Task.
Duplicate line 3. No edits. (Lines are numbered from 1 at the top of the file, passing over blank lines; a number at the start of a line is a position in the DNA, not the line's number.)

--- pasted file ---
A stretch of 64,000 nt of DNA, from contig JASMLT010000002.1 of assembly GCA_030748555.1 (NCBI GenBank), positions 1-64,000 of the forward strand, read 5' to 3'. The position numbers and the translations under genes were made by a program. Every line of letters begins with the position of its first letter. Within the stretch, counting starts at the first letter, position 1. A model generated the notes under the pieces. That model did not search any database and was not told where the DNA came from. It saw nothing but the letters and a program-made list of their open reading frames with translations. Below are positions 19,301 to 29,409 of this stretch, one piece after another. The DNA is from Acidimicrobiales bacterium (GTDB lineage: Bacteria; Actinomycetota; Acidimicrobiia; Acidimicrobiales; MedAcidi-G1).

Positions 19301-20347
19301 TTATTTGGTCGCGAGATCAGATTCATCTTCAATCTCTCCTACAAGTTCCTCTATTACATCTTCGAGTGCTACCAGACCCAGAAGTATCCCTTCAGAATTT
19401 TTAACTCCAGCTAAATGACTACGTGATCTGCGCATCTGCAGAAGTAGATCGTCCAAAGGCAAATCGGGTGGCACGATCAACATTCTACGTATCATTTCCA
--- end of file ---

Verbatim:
19301 TTATTTGGTCGCGAGATCAGATTCATCTTCAATCTCTCCTACAAGTTCCTCTATTACATCTTCGAGTGCTACCAGACCCAGAAGTATCCCTTCAGAATTT